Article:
According to a Stabroek News report (December 12) the Minister of Education told the media that a private school education is in her child’s best interest. What a comfort to ordinary Guyanese parents! This represents a callous disregard for the people and the entire public education system. It is no secret that under the PPP/C regime the public education system has deteriorated, and what the Minister has indicated through her decision, is that she does not guarantee that her management and leadership of that system will be in the best interest of the nation’s children, since it is not in the best interest of her child. My advice, therefore, to the Minister would be to demit office if she does not believe in the system she has been entrusted to manage. Our children deserve a leader in education who believes in them, is passionate about education and would roll up his/her sleeves to ensure that everything is done to provide the avenues and opportunities necessary for them to succeed.
According to Ms Manickchand, the public school system would not admit her child unless that child had met the age requirement. Well, doesn’t every Guyanese parent have to adhere to this rule? Was she not aware that there was such a rule, or is the rule now a problem because it is personal to her? Further, is the message to parents of children who fail to meet the age requirement to simply enrol their children in private schools? If so, she should be reminded that, unlike herself and her cabinet colleagues, the average Guyanese parent cannot afford to send their children to private schools, owing to the economic realities they face daily. Contrary to what the Minister may believe, it is the desire of every parent to ensure that his/her child receives a good education. So, if the public education system is not in the best interest of her child one may conclude that it is not in the best interest of any other child. For many ordinary Guyanese, education is seen as the only means to break the cycle of poverty in which they may be trapped, and Ms Manickchand’s excuses might suggest she is not interested in using her office to deliver solid educational service and leadership to our children, thus helping them to break that vicious cycle.
I am reminded that in the just concluded US midterm election, in a small city in northern Virginia a Republican candidate was vying for a seat on the local school board. I watched as both members of the Republican and Democratic Parties, parents, teachers, social and political activists, and various civil society leaders came out to denounce the candidate and encourage people to vote against him. Their main reason for rejecting his candidacy was because he had educated his older children through the private school system and currently had younger children enrolled in private schools. The people, in one voice, chided him for wanting to be a leader in the public school system when, according to them, he certainly does not believe in that system. According to them, his mere act of sending his children to private schools is an insult to the public school system, so what good then can the children in the public school expect from him?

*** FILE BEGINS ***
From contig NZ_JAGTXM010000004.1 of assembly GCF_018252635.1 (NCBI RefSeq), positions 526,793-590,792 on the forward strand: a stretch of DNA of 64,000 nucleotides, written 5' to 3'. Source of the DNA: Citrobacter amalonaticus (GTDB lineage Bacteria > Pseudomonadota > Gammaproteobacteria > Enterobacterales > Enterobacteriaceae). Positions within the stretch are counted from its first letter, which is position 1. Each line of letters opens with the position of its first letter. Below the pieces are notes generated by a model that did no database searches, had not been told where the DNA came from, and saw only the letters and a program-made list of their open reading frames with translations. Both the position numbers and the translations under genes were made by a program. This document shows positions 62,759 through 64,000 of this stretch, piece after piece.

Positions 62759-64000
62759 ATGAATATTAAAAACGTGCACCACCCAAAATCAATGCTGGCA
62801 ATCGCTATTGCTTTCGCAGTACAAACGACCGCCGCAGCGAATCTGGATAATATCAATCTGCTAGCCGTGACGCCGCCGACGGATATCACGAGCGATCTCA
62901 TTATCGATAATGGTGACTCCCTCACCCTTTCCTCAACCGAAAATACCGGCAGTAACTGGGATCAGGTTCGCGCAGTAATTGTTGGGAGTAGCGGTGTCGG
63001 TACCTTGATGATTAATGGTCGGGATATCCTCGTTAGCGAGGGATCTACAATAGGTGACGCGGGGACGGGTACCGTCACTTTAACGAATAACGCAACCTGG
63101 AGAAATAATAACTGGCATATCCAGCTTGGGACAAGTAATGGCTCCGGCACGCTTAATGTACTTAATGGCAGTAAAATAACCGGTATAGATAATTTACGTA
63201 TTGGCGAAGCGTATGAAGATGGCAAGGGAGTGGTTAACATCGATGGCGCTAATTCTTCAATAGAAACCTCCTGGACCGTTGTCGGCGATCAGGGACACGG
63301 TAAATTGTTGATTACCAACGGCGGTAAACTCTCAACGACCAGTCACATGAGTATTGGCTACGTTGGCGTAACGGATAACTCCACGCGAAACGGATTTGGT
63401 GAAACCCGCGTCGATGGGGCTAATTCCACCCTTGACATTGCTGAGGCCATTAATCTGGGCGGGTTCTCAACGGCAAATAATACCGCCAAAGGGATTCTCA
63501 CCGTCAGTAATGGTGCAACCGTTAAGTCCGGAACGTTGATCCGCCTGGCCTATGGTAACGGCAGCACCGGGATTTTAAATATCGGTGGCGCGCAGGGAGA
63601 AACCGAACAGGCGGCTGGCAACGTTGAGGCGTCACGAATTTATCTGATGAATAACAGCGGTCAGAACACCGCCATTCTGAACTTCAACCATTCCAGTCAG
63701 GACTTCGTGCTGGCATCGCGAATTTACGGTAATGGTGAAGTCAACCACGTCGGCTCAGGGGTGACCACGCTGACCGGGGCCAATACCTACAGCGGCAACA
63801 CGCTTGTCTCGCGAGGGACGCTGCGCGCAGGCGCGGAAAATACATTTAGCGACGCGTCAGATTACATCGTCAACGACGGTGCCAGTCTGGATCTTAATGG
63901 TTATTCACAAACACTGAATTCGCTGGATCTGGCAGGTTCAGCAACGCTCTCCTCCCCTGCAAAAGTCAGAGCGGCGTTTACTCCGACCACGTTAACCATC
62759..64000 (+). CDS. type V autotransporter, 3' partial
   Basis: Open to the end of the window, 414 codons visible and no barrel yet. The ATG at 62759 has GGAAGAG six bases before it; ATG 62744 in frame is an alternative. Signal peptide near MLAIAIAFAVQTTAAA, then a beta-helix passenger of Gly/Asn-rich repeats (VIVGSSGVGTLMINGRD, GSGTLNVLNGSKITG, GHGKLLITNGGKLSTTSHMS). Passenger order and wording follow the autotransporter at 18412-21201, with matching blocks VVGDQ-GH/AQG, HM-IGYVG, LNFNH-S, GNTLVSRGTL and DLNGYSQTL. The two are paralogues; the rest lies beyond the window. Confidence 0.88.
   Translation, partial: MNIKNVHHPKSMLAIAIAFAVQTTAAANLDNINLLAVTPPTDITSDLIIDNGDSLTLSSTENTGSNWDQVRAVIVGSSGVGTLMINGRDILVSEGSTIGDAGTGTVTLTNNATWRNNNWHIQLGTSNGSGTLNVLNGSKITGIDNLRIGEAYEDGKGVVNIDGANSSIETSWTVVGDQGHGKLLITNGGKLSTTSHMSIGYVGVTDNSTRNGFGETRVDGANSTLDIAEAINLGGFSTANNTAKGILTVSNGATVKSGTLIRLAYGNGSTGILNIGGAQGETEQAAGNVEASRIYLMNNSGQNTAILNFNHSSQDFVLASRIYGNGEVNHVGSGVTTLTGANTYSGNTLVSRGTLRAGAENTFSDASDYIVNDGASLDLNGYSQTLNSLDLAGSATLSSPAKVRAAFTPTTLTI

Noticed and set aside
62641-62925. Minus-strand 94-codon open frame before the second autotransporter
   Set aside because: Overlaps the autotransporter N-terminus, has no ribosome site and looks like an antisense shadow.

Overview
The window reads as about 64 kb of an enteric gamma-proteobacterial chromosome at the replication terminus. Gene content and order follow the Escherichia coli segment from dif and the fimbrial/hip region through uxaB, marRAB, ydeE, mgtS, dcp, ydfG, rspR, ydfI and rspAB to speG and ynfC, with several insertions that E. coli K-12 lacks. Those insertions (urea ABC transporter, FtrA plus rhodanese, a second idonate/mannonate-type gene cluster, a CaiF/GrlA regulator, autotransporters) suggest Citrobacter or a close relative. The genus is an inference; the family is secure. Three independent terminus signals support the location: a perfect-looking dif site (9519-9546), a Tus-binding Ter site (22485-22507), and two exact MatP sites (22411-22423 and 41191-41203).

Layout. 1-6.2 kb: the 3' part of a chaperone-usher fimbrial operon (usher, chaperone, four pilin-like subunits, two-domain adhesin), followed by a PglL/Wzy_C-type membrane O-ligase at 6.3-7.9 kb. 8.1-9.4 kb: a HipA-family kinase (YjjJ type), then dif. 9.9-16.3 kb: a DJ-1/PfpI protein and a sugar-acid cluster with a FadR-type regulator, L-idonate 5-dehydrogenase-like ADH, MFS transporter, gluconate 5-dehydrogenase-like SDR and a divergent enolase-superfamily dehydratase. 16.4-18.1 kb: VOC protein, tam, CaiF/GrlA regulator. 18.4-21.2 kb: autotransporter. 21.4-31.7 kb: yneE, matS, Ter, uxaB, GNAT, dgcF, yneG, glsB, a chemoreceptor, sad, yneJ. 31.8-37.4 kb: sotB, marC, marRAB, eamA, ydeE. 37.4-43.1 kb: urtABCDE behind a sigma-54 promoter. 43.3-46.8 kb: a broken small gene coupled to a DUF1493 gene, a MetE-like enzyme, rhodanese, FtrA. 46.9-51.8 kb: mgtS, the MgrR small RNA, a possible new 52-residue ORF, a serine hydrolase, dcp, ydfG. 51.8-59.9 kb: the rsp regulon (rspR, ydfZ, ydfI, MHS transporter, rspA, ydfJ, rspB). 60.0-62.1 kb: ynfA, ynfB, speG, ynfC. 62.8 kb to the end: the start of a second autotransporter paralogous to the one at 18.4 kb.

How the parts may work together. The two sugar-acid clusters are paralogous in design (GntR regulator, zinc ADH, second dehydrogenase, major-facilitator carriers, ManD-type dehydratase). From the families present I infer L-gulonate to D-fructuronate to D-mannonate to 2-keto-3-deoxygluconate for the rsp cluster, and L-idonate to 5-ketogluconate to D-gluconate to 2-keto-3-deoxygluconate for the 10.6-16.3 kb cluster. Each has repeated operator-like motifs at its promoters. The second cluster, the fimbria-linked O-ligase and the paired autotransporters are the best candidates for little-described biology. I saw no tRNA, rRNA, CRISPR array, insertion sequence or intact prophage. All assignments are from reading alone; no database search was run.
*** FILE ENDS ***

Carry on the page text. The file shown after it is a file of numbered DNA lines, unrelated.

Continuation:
Let me point out here that this man was not vying to be the head of the school board, he was simply hoping to be voted in as a member of that board. In our case, Ms Manickchand is the head of the public education system, not merely a staff member of the Ministry of Education. She is a policymaker and the person who oversees the entire functioning of the system. It is, therefore, important that members of the public, parents, educators, legislators, union leaders and members of civil society begin to question her desire to work in the best interest of our children enrolled in the public school system. We owe this much to our children. The Minister’s attempt at justifying her action just cannot hold water. We are also aware that many of the children of government officials refuse to enrol their children in the public school system, so Ms Manickchand is not alone, but she must be the one to demonstrate leadership on this issue and encourage her colleagues to take the lead.
The Minister claims that just like every other parent she has a right to choose where she sends her child to school. Again, this comment demonstrates a lack of familiarity with some basic protocols regarding her job. Firstly, she is wrong to assume that as a minister of government, cabinet member and member of parliament, she is held to the same standard as an ordinary Guyanese parent. The Minister must know that when other parents elect to send their children to a private school their decision does not arouse the same kind of interest or suspicion. It is the job of the Minister of Education to know about the problems in the system, and by her decision she might be taken to be indicating that these problems are either beyond her capacity to fix or she could not care less about fixing them, simply because as a parent, she may have a ready alternative. People get their clues about how well the public schools are managed or fit for purpose from signals sent by people like Ms Manickchand, so she cannot think that her personal views and actions regarding schools are private matters.